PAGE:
@code{LEAVE} leaves the innermost counted loop immediately.  @code{LEAVE} leaves the innermost counted loop immediately.
   
   If @var{start} is greater than @var{limit}, a @code{?DO} loop is entered
   (and @code{LOOP} iterates until they become equal by wrap-around
   arithmetic). This behaviour is usually not what you want. Therefore,
   Gforth offers @code{+DO} and @code{U+DO} (as replacements for
   @code{?DO}), which do not enter the loop if @var{start} is greater than
   @var{limit}; @code{+DO} is for signed loop parameters, @code{U+DO} for
   unsigned loop parameters. These words can be implemented easily on
   standard systems, so using them does not make your programs hard to
   port; e.g.:
   @example
   : +DO ( compile-time: -- do-sys; run-time: n1 n2 -- )
       POSTPONE over POSTPONE min POSTPONE ?DO ; immediate
   @end example
   
 @code{LOOP} can be replaced with @code{@var{n} +LOOP}; this updates the  @code{LOOP} can be replaced with @code{@var{n} +LOOP}; this updates the
 index by @var{n} instead of by 1. The loop is terminated when the border  index by @var{n} instead of by 1. The loop is terminated when the border
 between @var{limit-1} and @var{limit} is crossed. E.g.:  between @var{limit-1} and @var{limit} is crossed. E.g.:
   
 @code{4 0 ?DO  i .  2 +LOOP}   prints @code{0 2}  @code{4 0 +DO  i .  2 +LOOP}   prints @code{0 2}
   
 @code{4 1 ?DO  i .  2 +LOOP}   prints @code{1 3}  @code{4 1 +DO  i .  2 +LOOP}   prints @code{1 3}
   
 The behaviour of @code{@var{n} +LOOP} is peculiar when @var{n} is negative:  The behaviour of @code{@var{n} +LOOP} is peculiar when @var{n} is negative:
   
Line 804  The behaviour of @code{@var{n} +LOOP} is Line 837  The behaviour of @code{@var{n} +LOOP} is
   
 @code{ 0 0 ?DO  i .  -1 +LOOP}  prints nothing  @code{ 0 0 ?DO  i .  -1 +LOOP}  prints nothing
   
 Therefore we recommend avoiding using @code{@var{n} +LOOP} with negative  Therefore we recommend avoiding @code{@var{n} +LOOP} with negative
 @var{n}. One alternative is @code{@var{n} S+LOOP}, where the negative  @var{n}. One alternative is @code{@var{u} -LOOP}, which reduces the
 case behaves symmetrical to the positive case:  index by @var{u} each iteration. The loop is terminated when the border
   between @var{limit+1} and @var{limit} is crossed. Gforth also provides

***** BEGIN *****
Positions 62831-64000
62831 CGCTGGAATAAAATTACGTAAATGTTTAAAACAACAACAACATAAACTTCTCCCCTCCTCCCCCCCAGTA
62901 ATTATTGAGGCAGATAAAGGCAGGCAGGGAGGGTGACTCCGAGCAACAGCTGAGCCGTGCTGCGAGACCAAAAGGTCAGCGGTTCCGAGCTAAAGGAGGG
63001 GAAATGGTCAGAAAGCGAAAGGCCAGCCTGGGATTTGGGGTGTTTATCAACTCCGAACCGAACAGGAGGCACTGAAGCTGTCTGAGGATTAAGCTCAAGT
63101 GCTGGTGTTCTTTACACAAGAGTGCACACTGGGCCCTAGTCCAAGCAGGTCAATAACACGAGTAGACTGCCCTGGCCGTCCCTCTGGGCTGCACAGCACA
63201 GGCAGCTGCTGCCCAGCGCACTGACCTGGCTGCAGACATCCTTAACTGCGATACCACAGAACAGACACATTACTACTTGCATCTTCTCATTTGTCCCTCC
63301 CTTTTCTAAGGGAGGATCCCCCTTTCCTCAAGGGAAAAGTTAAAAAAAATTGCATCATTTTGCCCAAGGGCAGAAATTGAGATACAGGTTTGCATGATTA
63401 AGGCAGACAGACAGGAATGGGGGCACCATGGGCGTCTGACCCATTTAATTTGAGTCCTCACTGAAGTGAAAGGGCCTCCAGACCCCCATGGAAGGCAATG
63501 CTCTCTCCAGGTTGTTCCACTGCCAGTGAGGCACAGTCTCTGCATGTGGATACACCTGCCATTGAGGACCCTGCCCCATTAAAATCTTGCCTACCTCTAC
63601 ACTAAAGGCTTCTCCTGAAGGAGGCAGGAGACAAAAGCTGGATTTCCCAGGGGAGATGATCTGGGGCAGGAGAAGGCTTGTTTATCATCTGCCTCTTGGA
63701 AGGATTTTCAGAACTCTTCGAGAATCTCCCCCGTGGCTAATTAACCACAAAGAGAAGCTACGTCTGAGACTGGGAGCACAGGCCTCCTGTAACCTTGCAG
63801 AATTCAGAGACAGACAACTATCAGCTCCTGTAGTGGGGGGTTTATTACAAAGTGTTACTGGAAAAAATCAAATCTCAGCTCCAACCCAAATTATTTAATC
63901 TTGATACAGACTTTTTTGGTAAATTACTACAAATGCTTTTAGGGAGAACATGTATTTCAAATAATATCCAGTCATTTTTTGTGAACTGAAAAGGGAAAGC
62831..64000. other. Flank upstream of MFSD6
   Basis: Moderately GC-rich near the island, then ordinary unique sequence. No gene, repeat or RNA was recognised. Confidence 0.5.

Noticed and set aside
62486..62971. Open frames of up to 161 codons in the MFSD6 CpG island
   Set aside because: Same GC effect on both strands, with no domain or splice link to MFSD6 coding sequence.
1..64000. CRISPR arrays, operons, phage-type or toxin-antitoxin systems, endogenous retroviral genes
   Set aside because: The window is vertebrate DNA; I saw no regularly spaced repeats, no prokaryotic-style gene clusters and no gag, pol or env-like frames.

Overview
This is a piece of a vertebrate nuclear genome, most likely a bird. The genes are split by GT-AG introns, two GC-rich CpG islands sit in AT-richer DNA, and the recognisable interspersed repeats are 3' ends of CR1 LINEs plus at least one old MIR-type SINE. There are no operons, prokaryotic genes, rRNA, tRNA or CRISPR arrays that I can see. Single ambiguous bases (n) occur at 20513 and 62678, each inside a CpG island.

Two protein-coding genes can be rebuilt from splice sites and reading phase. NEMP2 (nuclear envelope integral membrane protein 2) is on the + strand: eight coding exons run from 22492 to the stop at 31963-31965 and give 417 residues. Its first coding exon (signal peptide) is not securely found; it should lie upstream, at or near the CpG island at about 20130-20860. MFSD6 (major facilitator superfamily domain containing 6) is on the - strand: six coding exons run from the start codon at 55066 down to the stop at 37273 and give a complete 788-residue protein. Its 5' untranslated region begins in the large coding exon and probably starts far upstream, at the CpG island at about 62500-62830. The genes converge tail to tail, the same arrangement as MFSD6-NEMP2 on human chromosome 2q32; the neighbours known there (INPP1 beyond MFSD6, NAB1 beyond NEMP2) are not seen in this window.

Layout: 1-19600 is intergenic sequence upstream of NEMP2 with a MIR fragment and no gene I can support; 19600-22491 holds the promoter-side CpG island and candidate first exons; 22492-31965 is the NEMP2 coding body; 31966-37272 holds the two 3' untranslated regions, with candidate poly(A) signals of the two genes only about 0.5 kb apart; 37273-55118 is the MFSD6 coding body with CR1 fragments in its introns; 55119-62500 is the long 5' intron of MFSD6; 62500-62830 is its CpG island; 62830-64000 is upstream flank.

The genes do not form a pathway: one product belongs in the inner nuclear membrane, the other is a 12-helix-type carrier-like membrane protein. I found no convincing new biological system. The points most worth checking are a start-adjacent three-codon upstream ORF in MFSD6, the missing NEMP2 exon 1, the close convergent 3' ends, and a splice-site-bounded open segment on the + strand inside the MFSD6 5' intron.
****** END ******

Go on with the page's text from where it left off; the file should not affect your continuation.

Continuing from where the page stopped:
@code{-DO} and @code{U-DO} for down-counting loops. E.g.:
   
 @code{-2 0 ?DO  i .  -1 S+LOOP}  prints @code{0 -1}  @code{-2 0 -DO  i .  1 -LOOP}  prints @code{0 -1}
   
 @code{-1 0 ?DO  i .  -1 S+LOOP}  prints @code{0}  @code{-1 0 -DO  i .  1 -LOOP}  prints @code{0}
   
 @code{ 0 0 ?DO  i .  -1 S+LOOP}  prints nothing  @code{ 0 0 -DO  i .  1 -LOOP}  prints nothing
   
 The loop is terminated when the border between @var{limit@minus{}sgn(n)} and  Another alternative is @code{@var{n} S+LOOP}, where the negative
 @var{limit} is crossed. However, @code{S+LOOP} is not part of the ANS  case behaves symmetrical to the positive case:
 Forth standard.  
   
 @code{?DO} can be replaced by @code{DO}. @code{DO} enters the loop even  @code{-2 0 -DO  i .  -1 S+LOOP}  prints @code{0 -1}
 when the start and the limit value are equal. We do not recommend using  
 @code{DO}. It will just give you maintenance troubles.  The loop is terminated when the border between @var{limit@minus{}sgn(n)}
   and @var{limit} is crossed. Unfortunately, neither @code{-LOOP} nor
   @code{S+LOOP} are part of the ANS Forth standard, and they are not easy
   to implement using standard words. If you want to write standard
   programs, just avoid counting down.
   
   @code{?DO} can also be replaced by @code{DO}. @code{DO} always enters
   the loop, independent of the loop parameters. Do not use @code{DO}, even
   if you know that the loop is entered in any case. Such knowledge tends
   to become invalid during maintenance of a program, and then the
   @code{DO} will make trouble.
   
 @code{UNLOOP} is used to prepare for an abnormal loop exit, e.g., via  @code{UNLOOP} is used to prepare for an abnormal loop exit, e.g., via
 @code{EXIT}. @code{UNLOOP} removes the loop control parameters from the  @code{EXIT}. @code{UNLOOP} removes the loop control parameters from the
Line 834  FOR Line 878  FOR
 NEXT  NEXT
 @end example  @end example
 This is the preferred loop of native code compiler writers who are too  This is the preferred loop of native code compiler writers who are too
 lazy to optimize @code{?DO} loops properly. In GNU Forth, this loop  lazy to optimize @code{?DO} loops properly. In Gforth, this loop
 iterates @var{n+1} times; @code{i} produces values starting with @var{n}  iterates @var{n+1} times; @code{i} produces values starting with @var{n}
 and ending with 0. Other Forth systems may behave differently, even if  and ending with 0. Other Forth systems may behave differently, even if
 they support @code{FOR} loops.  they support @code{FOR} loops.